Secrets and spies of Scotland Yard

A new Espionage Act threatens whistleblowers and journalists, writes Sarah Kavanagh

March 23, 2017 · 3 min read
Photo Credit: RachelH_/flickr

Five years ago, Scotland Yard was forced to close down its attempt to make journalists reveal their sources after its failed effort to find out who told them the phone of murdered teenager Milly Dowler had been hacked. The Metropolitan Police had argued that Guardian journalist Amelia Hill could have incited the source to break the Official Secrets Act and that she’d probably broken the law herself. Once the threat had been robustly and successfully challenged, a senior police source told the Guardian: ‘It’s off the agenda.’

Official secrets are now back on the agenda, however. In February, the Law Commission announced a short consultation on proposals to change the existing legal framework. It has highlighted that the 1911 Official Secrets Act remains in force and claims its consultation provides a ‘unique opportunity’ to review laws that have not been subjected to ‘rigorous independent scrutiny for over a century’.

The consultation proposes to replace a range of legislation with a single Espionage Act that could extend the remit of the legislation and increase the associated prison sentences from a maximum of two years to 14. The new proposals offer no public interest defence for whistleblowers or journalists.

The National Union of Journalists (NUJ) has been campaigning against the secret state over the last few years, so it is possible to compare the recent changes to the laws on investigatory powers and the proposals regarding official secrets. As with the Law Commission proposals, the Investigatory Powers Act 2016 provides no effective safeguards for whistleblowers or journalists. In both instances there seems to be very little regard for the impact on press freedom.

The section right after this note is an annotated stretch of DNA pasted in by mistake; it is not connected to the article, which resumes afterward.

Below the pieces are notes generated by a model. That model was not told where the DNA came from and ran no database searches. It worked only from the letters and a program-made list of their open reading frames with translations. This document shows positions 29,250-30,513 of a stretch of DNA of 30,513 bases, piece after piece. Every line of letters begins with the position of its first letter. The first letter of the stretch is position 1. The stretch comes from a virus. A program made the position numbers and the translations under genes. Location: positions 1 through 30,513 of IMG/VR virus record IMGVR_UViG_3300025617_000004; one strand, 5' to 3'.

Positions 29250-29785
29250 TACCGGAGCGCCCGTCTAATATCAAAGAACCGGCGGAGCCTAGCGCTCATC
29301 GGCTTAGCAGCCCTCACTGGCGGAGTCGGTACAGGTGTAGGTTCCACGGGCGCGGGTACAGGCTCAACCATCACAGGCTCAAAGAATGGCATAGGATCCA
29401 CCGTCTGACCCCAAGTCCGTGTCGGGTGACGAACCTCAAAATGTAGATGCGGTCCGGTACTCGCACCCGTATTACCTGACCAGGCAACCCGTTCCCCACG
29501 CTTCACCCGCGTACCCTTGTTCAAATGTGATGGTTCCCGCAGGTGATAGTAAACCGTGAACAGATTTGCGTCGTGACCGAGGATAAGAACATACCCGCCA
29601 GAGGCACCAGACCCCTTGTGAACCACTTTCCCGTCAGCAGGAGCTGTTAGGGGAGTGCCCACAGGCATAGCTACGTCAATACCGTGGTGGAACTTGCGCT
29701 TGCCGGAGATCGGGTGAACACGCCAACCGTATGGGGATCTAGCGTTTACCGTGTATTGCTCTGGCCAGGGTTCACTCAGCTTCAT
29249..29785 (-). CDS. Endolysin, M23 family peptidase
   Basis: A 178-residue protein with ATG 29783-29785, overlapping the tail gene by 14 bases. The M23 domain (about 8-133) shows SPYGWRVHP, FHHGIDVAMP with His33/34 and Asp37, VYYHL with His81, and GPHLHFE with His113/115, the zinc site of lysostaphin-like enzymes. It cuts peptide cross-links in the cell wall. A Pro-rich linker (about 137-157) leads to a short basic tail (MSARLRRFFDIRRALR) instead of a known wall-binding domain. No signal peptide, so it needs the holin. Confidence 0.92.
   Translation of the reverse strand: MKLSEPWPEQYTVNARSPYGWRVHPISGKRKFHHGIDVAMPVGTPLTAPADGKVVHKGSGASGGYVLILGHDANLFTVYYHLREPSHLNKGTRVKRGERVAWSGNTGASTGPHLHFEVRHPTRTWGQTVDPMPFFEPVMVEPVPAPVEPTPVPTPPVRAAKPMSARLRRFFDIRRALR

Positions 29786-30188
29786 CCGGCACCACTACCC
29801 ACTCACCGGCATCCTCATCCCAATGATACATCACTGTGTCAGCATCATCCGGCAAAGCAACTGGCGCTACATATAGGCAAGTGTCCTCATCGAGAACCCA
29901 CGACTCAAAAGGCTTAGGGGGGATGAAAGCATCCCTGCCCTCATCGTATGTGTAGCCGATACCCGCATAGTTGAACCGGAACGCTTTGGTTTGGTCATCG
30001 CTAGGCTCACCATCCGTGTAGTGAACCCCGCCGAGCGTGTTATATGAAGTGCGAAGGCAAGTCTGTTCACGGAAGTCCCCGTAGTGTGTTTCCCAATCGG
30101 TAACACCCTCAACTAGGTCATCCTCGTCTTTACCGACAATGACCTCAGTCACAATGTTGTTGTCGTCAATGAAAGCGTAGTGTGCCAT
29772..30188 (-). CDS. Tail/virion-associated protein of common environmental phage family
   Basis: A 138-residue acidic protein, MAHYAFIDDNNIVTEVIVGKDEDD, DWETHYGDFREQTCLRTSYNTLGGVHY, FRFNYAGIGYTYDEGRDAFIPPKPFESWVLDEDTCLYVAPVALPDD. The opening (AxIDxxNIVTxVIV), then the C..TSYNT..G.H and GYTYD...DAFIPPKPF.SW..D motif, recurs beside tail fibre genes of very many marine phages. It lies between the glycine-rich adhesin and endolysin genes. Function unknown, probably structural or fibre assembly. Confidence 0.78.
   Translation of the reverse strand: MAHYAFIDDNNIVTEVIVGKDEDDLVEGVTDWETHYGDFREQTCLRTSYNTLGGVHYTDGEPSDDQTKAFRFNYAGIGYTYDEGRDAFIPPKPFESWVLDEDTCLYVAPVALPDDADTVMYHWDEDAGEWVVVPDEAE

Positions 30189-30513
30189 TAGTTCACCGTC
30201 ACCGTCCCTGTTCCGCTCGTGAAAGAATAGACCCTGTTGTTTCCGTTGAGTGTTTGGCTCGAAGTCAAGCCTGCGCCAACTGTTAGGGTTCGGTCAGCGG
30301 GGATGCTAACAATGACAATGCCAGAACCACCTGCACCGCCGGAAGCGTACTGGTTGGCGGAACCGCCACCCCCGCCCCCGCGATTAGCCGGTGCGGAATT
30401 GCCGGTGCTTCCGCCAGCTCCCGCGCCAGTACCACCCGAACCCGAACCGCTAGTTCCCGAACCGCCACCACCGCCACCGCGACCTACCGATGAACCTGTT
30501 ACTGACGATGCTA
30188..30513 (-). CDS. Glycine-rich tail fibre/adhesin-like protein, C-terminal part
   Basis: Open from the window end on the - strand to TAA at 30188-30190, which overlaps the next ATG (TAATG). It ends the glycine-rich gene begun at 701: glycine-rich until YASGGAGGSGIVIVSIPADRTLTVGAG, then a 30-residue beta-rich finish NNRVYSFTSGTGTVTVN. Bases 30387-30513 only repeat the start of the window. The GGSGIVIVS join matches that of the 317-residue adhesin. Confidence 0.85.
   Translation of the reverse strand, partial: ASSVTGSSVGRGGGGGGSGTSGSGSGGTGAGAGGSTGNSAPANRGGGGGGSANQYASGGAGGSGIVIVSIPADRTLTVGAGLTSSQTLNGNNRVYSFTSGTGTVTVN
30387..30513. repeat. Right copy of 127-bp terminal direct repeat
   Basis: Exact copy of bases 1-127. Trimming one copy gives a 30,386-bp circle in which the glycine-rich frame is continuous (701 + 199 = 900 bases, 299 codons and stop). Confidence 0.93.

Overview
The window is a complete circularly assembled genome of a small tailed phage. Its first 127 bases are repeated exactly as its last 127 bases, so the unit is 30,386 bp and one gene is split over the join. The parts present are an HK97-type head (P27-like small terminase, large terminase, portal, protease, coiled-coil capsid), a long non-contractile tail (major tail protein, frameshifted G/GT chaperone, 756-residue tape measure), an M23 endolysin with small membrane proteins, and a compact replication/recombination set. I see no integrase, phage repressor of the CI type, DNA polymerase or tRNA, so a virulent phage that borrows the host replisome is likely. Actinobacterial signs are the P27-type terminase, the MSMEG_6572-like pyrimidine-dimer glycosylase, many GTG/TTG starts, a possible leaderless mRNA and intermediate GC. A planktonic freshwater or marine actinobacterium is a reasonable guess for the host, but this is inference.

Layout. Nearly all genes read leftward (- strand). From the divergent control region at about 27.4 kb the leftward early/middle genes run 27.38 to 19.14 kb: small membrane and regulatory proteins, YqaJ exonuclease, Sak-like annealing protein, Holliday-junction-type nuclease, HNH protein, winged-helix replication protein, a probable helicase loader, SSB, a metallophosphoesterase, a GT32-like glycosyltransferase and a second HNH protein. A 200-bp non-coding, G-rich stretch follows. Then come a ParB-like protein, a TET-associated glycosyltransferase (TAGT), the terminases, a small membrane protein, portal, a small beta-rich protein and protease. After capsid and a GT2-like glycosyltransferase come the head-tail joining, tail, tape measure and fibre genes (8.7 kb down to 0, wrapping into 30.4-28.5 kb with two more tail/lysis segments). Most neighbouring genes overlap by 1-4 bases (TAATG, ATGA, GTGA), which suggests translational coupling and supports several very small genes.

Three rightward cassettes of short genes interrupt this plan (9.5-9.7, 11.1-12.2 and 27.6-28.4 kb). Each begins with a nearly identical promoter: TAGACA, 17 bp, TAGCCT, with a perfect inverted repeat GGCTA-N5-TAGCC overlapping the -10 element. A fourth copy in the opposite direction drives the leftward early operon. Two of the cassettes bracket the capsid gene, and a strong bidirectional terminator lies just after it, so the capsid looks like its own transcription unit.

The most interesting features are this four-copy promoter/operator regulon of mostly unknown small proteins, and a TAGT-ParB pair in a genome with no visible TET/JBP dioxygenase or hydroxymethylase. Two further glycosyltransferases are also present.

The new law relating to investigatory powers – described as ‘extreme surveillance’ by campaigners – enables the authorities to access or hack phones or computers in secret. The state can access electronic devices, documents, diaries, contact books, photographs, messaging chat logs and location records. Microphones and webcams can also be turned on and the law compels commercial companies to log information about everyone’s web browsing history. This data is stored for a year. A total of 48 official bodies can access these ‘internet connection records’, including government departments, the police, NHS, DWP and immigration service.

The Law Commission consultation echoes the same pattern by proposing to extend the new Official Secrets law

to cover more areas of public life, including revenue and taxes.

When trade unionists and political activists have tried to find out more information about known incidents of unlawful surveillance by undercover police officers, attempts have been blocked on the grounds of ‘national security’. This has also happened when campaigners have tried to access information about corporate blacklisting of trade unionists.

The latest moves have been legitimised by the authorities on the basis that the law needs to be updated for the digital age. In practice, these measures will deter and criminalise journalists for doing their job and they will persecute and punish whistleblowers and other sources of information that is in the public interest.

Downing Street has attempted to distance itself from the Law Commission consultation. But the latest proposals are alarmingly similar to the thrust of the Investigatory Powers Act, which was spearheaded by the prime minister, Theresa May, during her time in charge of the Home Office.


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